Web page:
Opening #5: The levels of Wealth and their relation to systems. This opening was sparked by Jean-François Noubel, who described to me a taxonomy of wealth. He had realized that money is a tool that focuses on building tradable wealth, but that tradable wealth is just a small subset of measurable wealth, which itself is a subset of acknowledgeable wealth. What I realized, is that those levels exist because of systemic truths, i.e. that each level of wealth corresponds to levels of systemic integrity. That tradable wealth corresponds with parts and products of systems, and measurable wealth corresponds with properties of systems as a whole, and acknowledgeable wealth corresponds with relationships between systems. Here is where I first wrote about all this: http://openmoney.info/sophia/.
Opening #6: Arthur Brock, flow and current-see. The opening about the levels of wealth came pretty much at the same time as I was also deepening my association with Arthur Brock who I had first met at the Local Currency conference. When I met him at the conference he was championing what he called “targeted currencies,” special purpose currencies for solving particular community problems, rather than general purpose exchange currencies. Arthur had been using the metaphor a the electromagnetic spectrum, comparing monetary currencies to visible light, when there was actually much larger range of currency “frequencies” that were available to solve other problems. But it wasn’t until I came to understand Art’s deeper definition of currency, as “current-see” or formal information systems that allows us to see and interact with currents, flows, that the things really came together. These different levels of wealth, corresponding to the levels of systemic integrity, also needed corresponding currency types, to manage the different types of flow that are taking place at those different systemic levels.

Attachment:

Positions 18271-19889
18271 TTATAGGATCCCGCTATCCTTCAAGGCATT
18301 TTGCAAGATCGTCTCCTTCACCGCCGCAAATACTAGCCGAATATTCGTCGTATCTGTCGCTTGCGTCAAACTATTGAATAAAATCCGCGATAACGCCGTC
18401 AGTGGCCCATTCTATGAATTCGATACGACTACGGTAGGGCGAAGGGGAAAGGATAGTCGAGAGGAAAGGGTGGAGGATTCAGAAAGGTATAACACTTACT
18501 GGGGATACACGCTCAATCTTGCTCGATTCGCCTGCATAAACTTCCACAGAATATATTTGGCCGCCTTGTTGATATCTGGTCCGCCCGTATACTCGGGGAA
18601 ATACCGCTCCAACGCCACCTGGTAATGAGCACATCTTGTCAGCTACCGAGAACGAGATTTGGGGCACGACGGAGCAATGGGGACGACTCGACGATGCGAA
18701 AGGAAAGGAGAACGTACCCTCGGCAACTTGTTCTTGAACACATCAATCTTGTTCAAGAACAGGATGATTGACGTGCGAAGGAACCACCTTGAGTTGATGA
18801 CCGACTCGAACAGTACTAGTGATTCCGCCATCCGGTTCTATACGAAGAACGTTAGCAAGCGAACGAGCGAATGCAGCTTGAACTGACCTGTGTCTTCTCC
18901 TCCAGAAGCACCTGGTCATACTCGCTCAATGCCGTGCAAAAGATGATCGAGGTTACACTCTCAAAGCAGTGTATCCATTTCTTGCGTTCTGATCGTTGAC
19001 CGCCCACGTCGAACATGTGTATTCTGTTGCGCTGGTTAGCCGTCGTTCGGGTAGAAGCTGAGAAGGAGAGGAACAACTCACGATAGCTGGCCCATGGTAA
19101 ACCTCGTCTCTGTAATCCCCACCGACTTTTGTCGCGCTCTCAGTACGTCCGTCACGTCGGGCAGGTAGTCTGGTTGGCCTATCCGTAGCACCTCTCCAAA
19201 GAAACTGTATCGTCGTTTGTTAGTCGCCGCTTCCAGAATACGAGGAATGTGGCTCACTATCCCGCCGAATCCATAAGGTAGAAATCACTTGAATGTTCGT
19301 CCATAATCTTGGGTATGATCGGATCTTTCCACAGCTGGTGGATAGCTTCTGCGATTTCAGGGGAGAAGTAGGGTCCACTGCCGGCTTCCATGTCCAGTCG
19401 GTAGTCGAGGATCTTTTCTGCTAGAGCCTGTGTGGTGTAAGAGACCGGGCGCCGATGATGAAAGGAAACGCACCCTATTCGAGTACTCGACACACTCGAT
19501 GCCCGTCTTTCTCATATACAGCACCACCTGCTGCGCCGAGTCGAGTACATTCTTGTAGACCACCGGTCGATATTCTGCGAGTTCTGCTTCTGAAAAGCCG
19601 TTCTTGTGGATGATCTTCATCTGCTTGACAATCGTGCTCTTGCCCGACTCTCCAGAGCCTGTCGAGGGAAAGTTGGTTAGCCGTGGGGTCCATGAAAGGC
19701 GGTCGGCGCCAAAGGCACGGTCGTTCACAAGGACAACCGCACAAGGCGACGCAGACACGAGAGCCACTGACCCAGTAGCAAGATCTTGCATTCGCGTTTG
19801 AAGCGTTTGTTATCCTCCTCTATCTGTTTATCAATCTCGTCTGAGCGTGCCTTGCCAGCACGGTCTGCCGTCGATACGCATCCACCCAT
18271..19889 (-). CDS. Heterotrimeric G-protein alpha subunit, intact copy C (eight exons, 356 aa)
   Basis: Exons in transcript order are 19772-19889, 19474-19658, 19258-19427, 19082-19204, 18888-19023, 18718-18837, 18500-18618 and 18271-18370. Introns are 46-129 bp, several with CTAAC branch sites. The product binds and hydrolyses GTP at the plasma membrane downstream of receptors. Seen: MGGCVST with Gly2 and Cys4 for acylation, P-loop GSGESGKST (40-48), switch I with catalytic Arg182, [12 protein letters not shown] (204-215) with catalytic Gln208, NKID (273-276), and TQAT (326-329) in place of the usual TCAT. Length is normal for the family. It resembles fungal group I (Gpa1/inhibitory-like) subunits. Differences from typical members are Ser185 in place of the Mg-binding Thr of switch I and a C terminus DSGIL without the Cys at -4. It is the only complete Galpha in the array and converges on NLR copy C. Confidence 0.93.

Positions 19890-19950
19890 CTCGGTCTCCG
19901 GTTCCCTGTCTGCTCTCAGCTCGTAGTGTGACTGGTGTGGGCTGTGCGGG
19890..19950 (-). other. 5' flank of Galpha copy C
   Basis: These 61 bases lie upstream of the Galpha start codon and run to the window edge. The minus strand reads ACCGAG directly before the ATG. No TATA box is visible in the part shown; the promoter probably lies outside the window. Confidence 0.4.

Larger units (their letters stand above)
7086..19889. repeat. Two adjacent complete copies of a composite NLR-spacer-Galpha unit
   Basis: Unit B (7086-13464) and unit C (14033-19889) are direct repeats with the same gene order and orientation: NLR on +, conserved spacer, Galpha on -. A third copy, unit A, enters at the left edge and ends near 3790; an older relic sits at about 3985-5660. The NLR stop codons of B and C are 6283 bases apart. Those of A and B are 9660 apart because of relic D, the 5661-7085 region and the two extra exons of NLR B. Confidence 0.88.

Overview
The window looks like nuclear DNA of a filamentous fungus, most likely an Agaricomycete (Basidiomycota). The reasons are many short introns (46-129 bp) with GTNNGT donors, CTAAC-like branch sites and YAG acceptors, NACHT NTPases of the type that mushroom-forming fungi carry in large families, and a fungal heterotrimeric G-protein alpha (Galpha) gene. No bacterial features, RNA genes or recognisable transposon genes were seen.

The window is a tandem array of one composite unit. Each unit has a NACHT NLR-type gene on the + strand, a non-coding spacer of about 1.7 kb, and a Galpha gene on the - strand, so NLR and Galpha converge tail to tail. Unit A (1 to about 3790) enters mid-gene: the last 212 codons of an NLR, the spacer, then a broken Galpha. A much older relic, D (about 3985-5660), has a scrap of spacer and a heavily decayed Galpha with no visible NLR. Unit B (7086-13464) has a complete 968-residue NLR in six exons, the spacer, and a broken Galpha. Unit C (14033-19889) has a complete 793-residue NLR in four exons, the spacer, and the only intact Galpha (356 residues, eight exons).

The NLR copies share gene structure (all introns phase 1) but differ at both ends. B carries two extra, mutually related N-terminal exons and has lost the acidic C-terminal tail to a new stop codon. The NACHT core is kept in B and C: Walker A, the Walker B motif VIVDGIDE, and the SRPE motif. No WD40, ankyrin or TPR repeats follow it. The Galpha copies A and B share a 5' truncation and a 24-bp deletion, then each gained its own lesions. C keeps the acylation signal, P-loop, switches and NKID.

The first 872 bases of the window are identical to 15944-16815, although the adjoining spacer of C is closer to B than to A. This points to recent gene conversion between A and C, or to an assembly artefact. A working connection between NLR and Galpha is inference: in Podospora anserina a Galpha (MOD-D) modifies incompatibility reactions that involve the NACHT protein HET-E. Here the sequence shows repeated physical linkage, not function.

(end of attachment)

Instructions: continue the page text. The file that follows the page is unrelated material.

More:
Consequences, phase II: Openings #5 & 6 showed that my first open money system wasn’t enough, that as well as being able to create new currencies in the network environment, that it would be necessary create multiple types of currency that operated very differently depending on which level of wealth they were targeting. I wanted to build a generalized “wealth acknowledgement” system. And I also wanted to try my hand at building a system that would be client-server based that would allow multiple servers to play and thus be decentralized. At the time I met Geoff Chesshire who had also been working with Michael Linton and was building a currency system called Regenerosity, which used the idea of laying down what amounted to a social network graph to record the changing relationships in a community, which is essentially what monetary transaction are. Using these ideas I built a whole new system. Here’s an overview of the technical architecture (what I called the Mesh & Churn): http://openmoney.info/techne/overview.html, and the code I wrote to implement it is here: https://github.com/openmoney. A demo site is still up at: http://omclient.heroku.com/
Opening #7: David Abram’s “Spell of the Sensuous.” Abram’s book provides an amazing account of how we’ve shifted the locus of meaning from the natural sensual world to human constructed one in the form of our abstract alphabet. The opening came while reading his account of the evolution of writing. That description opened my eyes not only to how currency is very much like writing, but that it’s also on a similar evolutionary track, going from a very concrete representation form, “pictograms”, to a much more abstract one, an “alphabet.” We think of modern money as very abstract, most often just bits a banks computer. But what I realized, is that money is still very concrete, and just like pictographic writing. It’s not abstract at all because all moneys so far use the same encoding mechanism they always have for value: relative scarcity (just like all pictograms use the same encoding mechanism for meaning: shape) And that encoding mechanism is only really appropriate for tradable wealth where scarcity is a true for parts and products of systems. It’s not appropriate for the wider levels of wealth. What I saw is that we have no “alphabet” for encoding all the levels of value, and that’s what the open money system I’d been working on could evolve into. I’ve written a couple blog posts about this if you want to read about it in more depth: here and here.